This section is from the book "The Farmers Ready Reference Or Hand Book Of Diseases Of Horses And Cattle", by S. C. Orr. . Also available from Amazon: The Farmer's Ready Reference;.
This is a special form of catarrhal influenza, known by the various names of influenza, pinkeye, epizootic, epizootic cellulitis, etc. This, like the other distempers, seems to be contagious, either by direct contact or by the infection carried in the atmosphere.
Symptoms. - Dullness; loss of appetite, a short cough, a dry, hot mouth, eyes somewhat inflamed and watery ears and legs cold, pulse rapid but weak, and the throat sometimes swollen and tender to the touch. If the disease runs for some time without treatment it often becomes complicated with pneumonia, rheumatism, or some other disease; it then becomes more serious and must be treated according to the instructions given elsewhere for the treatment of such diseases.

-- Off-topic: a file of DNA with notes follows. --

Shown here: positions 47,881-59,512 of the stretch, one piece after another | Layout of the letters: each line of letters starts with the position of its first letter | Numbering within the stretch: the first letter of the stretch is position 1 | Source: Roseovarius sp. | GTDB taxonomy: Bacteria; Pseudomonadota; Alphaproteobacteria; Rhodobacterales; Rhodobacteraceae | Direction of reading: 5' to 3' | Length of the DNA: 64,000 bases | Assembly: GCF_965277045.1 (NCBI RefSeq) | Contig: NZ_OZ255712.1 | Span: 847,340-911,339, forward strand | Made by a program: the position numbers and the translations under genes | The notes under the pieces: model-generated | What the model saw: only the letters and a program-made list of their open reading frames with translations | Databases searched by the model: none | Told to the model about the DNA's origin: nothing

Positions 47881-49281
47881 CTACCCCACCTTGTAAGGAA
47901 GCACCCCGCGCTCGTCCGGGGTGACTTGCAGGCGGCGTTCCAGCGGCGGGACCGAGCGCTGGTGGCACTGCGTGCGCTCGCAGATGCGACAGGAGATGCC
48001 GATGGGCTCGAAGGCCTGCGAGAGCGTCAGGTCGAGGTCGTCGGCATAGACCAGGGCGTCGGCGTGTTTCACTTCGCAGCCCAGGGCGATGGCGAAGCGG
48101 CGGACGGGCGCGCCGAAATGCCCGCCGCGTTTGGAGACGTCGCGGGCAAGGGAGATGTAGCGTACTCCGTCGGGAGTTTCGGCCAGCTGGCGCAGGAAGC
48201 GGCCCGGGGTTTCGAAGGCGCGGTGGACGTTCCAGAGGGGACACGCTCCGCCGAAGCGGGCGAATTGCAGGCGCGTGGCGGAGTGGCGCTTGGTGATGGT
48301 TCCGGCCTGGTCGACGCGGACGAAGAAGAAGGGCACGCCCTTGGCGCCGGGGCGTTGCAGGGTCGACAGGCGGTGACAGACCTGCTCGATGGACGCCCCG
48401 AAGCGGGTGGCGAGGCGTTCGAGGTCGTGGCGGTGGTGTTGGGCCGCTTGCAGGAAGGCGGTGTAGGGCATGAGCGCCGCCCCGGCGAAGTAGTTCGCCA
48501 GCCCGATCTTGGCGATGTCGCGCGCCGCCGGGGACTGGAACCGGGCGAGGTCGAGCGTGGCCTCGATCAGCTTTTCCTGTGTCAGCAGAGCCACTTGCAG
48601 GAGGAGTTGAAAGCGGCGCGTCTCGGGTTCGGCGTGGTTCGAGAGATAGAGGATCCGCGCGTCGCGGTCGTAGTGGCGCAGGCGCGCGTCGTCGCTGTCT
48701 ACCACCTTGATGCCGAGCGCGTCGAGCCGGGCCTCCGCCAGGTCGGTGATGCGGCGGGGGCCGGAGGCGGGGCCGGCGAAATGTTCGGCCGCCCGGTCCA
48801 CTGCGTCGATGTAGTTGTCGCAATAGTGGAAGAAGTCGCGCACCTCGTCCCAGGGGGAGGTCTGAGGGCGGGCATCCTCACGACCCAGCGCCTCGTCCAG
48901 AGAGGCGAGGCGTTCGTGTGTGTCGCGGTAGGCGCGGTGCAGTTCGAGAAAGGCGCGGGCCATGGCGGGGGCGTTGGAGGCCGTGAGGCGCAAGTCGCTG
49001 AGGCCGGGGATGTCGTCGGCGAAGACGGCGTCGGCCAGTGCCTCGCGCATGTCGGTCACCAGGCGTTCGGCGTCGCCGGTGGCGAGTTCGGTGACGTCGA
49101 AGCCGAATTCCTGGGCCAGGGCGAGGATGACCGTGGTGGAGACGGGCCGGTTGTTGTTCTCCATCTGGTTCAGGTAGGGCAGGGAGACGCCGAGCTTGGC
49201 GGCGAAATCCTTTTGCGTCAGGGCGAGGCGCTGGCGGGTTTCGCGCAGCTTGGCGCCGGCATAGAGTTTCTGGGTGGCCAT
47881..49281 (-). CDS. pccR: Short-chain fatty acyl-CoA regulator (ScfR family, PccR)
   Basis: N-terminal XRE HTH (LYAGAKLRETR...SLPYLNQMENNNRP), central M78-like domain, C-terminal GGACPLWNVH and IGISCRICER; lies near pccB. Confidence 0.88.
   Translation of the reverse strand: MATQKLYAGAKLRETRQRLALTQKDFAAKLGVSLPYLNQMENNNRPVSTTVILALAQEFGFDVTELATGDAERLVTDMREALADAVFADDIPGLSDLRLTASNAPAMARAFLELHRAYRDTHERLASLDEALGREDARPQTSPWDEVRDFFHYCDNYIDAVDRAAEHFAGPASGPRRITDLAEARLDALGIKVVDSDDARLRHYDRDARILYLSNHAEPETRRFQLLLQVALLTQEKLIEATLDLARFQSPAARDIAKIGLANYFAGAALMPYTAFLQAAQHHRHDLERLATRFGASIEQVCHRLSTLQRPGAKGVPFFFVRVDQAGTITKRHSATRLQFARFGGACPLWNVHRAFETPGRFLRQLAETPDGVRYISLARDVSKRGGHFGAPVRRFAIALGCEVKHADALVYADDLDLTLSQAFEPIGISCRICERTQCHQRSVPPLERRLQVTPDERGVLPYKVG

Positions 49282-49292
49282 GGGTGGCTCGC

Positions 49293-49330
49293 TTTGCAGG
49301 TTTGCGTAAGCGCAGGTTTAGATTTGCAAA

Treatment. - First of all the animal should be placed in a clean, well-ventilated box stall, and clothed according to the weather. The food should consist of bran mash, boiled oats, and any other laxative, digestible food the animal will eat. A little sweet hay should always be within reach; also a pail of clean, fresh water. As there is great danger of strangulation in drenching, because of sore throat, all medicines should be given either in the water or by placing it on the tongue. A drachm of nitrate of potash should be given three times a day in the first stages of the disease; but if the patient becomes much debilitated the potash should be discontinued. From a half to one ounce of sulphite of soda should be dissolved in the drinking water during each twenty-four hours. If there is much weakness an ounce of spirits of nitre should be diluted and given with a syringe three times a day; and, if there is much difficulty in breathing, half an ounce of fluid extract of lobelia may be added to each dose. The throat should be rubbed several times a day with turpentine, oil, and ammonia, in equal parts, until the skin gets sore. The legs should be well rubbed with the hands or wisps of hay, then bandaged. The treatment should continue until the horse is entirely well.